Mathematics and the algorithm used
We used a modified version SIR (Susceptible-Infected-Recovered) epidemic model. Modification to this model was brought in by coupling it with a machine learning algorithm that estimates the value of the parameters through the previous data of the country and thereby not merely assuming the parameters a priori. This epidemic model predicts the spread of the coronavirus infection.
Without getting into the technicalities, it would suffice to state that the parameter of significance here is β. This parameter directly gives an estimation of the social contact structure of this pandemic. Naturally, the social contact structure is specific to the specific country, and so is β. The parameter obviously changes with the social distancing pattern and hence is expected to be different during and before the lock-down. Through this parameter, we quantify any disruptions in social distancing pattern, like the Tablighi jamaat incident.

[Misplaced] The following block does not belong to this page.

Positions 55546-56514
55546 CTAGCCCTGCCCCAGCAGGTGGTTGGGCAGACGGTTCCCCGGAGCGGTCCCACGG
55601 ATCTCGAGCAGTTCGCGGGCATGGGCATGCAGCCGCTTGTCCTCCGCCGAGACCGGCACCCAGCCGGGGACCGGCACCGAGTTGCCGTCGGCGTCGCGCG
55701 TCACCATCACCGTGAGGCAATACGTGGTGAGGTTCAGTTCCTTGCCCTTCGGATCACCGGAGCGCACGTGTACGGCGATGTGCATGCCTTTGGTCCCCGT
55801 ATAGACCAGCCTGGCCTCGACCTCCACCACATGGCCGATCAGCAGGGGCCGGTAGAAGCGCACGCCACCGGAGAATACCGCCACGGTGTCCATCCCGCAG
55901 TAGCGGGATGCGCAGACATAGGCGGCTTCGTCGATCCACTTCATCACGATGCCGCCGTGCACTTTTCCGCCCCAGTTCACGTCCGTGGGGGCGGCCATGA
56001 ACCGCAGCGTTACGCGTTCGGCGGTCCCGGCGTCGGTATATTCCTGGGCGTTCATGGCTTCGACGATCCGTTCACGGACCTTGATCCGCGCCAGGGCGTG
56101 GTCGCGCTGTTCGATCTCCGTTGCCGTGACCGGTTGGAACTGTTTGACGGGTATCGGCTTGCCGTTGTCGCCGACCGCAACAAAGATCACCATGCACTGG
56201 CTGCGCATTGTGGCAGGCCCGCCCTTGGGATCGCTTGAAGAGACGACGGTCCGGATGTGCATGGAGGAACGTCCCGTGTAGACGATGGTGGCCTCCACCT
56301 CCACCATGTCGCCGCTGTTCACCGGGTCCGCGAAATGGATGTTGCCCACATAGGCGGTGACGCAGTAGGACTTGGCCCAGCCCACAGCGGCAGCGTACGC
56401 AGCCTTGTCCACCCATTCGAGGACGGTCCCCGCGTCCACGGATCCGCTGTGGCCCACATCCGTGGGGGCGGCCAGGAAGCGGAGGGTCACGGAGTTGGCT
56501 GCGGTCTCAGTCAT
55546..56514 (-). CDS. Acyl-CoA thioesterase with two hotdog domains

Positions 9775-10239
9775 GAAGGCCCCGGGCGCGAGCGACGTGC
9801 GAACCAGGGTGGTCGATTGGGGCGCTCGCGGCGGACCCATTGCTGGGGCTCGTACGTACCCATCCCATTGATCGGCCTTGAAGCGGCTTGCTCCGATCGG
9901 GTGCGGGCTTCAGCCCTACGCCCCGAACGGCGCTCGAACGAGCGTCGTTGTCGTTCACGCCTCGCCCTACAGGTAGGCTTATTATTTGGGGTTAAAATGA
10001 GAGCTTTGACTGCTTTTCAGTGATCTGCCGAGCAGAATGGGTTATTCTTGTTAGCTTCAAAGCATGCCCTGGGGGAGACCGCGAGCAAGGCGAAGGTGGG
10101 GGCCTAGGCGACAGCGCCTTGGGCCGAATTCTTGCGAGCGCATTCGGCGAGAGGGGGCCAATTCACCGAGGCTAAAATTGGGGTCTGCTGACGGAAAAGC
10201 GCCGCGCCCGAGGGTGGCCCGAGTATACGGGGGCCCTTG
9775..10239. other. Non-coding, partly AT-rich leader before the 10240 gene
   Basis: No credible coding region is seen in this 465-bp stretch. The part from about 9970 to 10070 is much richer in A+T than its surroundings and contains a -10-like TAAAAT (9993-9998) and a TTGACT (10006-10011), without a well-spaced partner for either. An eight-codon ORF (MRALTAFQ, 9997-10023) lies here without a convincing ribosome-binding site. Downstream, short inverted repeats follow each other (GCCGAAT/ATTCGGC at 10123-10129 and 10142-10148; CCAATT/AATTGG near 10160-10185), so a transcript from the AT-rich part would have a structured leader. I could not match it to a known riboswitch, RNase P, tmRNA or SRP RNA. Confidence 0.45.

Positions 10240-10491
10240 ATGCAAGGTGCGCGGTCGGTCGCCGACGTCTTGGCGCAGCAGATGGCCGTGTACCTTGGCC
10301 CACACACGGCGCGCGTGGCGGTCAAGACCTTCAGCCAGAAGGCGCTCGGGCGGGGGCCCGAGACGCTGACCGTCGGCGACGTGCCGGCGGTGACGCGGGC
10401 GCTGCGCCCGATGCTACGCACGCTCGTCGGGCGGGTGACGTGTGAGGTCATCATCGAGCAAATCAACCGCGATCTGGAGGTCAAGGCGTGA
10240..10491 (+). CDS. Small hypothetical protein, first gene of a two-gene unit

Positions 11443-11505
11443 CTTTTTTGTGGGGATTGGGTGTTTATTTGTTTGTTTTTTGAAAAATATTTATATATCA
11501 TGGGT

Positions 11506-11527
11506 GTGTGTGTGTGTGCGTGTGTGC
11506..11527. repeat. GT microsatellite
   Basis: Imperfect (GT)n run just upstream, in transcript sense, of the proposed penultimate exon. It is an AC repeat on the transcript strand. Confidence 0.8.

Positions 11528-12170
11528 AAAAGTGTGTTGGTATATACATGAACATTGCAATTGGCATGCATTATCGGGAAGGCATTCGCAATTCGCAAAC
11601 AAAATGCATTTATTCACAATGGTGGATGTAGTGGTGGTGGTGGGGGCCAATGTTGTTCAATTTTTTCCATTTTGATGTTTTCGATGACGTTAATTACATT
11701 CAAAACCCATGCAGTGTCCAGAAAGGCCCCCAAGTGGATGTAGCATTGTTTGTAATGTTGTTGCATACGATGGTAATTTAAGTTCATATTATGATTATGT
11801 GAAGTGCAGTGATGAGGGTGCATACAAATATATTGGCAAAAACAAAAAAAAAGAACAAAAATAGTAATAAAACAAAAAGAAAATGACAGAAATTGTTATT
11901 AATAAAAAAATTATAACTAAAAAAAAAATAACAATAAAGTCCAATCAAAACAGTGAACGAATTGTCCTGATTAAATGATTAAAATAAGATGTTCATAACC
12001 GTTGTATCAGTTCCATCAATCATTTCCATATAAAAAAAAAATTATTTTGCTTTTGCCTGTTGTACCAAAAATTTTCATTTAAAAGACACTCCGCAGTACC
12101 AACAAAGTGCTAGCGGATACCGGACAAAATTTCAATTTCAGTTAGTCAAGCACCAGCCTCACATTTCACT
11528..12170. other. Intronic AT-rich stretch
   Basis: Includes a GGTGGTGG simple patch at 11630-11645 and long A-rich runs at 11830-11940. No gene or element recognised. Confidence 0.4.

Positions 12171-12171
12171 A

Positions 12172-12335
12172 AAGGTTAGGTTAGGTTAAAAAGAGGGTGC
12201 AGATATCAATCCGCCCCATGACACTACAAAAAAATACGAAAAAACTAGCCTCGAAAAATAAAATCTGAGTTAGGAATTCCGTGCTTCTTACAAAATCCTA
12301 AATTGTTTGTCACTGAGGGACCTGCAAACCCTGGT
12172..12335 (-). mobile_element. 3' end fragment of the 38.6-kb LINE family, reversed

Using the above-mentioned method, besides taking cognizance of reality, we simulate a hypothetical situation by assuming that the jamaat incident did not happen at all. In the following paragraphs, we depict the results and the inferences drawn thereof. Please note that the congregation had happened in the middle of March and that the incubation period of this virus, that is the number of days between contracting the virus and showing symptoms, is around 6 days. But as mentioned above it is only after 1st April 2020 that news about the Jamaats started emerging and they were traced and tested causing a sudden spike in the number of infected cases in our country. This clearly shows that the Jamaats did not come forth for getting tested in the first week of the lock-down 1.0 lest the number would have spiked early on, between March 23 and 30. Hence in our analysis, which is aimed at quantifying the impact of the Jamaats, it is only the period from 01/04/2020 till 14/04/2020 that is of significance and hence we focus only on this period.
Scenario 1: Assuming No Tablighi Jamaat incident